Ashford in 1836 (from SDUK Penny Cyclopedia)
ASHFORD, a market-town in Kent, on the west side of the Stour, just below the confluence of the two upper branches : it is on the road from London (through Maidstone) to Folkestone, 53 miles from London, 19 from Maidstone, and 14½ from Canterbury. It is called in Doomsday book both Estefort and Essetesford, and in other ancient records Esshetisford, taking its name from the Esshe or Eschet, a now obsolete designation of the west branch of the Stour from its source near Lenham to this place.
The situation of this town is pleasant and healthy, being on a small eminence, with a gentle ascent to it on every side. The houses are well built, and the main street (through which the Folkestone road passes) is of considerable width, and is paved. The market house is in the centre of it, and the church on the south side. At the east end of the town is a stone bridge of four arches over the river Stour. The market is on Saturday. There is a monthly fair or market for the sale of fat and lean stock, held on the first Tuesday in the month ; and there are four other fairs, as far as we can gather from our authorities. Several genteel families reside in the town. The population of the parish in 1831 was 2,809.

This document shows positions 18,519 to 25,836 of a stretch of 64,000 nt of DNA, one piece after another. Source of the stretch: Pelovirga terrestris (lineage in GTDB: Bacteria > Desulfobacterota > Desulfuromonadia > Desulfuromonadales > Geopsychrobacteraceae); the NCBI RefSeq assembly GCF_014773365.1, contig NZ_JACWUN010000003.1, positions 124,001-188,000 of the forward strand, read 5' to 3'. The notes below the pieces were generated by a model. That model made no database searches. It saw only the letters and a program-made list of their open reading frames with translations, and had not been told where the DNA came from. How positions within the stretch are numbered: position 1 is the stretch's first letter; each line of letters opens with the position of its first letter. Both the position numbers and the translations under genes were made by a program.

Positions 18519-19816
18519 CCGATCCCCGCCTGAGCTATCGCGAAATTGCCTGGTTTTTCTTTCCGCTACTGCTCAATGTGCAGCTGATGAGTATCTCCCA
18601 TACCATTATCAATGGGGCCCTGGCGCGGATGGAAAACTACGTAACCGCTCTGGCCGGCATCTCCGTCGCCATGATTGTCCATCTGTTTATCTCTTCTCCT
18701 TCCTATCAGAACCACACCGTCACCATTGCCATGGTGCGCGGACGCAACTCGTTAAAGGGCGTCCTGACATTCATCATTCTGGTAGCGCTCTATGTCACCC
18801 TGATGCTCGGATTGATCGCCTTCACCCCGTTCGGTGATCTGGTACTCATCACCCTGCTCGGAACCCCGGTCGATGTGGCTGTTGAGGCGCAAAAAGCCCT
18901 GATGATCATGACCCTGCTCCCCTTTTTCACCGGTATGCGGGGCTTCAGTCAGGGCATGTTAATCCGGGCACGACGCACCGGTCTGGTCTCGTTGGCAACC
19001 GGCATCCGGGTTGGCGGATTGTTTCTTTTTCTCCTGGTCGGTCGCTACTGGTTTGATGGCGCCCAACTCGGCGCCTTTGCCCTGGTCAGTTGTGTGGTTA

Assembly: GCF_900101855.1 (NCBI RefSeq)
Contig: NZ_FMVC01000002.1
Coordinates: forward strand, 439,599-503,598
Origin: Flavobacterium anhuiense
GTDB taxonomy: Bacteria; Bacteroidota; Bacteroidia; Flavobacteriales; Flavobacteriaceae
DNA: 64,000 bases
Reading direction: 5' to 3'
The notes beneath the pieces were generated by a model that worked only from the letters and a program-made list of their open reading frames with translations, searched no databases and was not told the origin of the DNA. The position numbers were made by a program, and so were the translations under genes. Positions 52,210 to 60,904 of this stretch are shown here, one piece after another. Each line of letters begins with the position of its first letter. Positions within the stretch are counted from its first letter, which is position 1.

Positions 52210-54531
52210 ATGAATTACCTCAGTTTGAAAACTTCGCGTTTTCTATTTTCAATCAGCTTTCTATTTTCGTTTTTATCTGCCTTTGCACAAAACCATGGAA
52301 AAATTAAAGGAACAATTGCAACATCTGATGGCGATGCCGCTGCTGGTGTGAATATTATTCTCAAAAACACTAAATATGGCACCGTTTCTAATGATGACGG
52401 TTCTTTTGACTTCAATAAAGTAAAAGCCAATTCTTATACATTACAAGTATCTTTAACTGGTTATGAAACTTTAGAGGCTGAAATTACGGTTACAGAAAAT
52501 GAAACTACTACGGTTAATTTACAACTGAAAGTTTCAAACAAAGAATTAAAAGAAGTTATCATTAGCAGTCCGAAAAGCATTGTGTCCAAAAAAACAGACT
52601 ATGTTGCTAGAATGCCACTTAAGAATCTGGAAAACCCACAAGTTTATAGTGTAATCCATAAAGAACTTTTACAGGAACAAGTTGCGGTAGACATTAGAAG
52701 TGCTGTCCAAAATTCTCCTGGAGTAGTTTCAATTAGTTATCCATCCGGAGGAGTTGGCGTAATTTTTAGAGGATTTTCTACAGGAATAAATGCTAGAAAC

Adjoining the church is a grammar-school of some repute, founded in the reign of Charles I. by Sir Norton Knatchbull. The master is still appointed by the Knatchbull family.
The church is in the form of a cross, with a tower rising from the centre, lofty and well-proportioned, and surmounted by four pinnacles. The church is in the perpendicular style, and has some good doorways and windows. Several sumptuous monuments of the Smyth family are in a chapel adjoining the south transept. The tower was erected in the reign of Edward IV by Sir John Fogge, who also much repaired, if he did not rebuild, the church; and founded a college or choir (consisting of the vicar as master or prebendary, two fit chaplains, and two lay clerks), which appears to have been suppressed before the Reformation. A chantry founded in the time of Edward III was also suppressed during the progress of the Reformation. The living is a vicarage in the presentation of the dean and chapter of Rochester. There are places of worship for different denominations of dissenters : also two national schools, one for boys and one for girls.
The greater part of the parish constitutes what is termed the liberty of the town of Ashford, and is separated from the jurisdiction of the hundred. It has a constable of its own. The town is governed by a mayor, and has a court of record every three weeks for all actions of debt or damages not exceeding twenty marks (£6, 13 shillings, 4 pence.)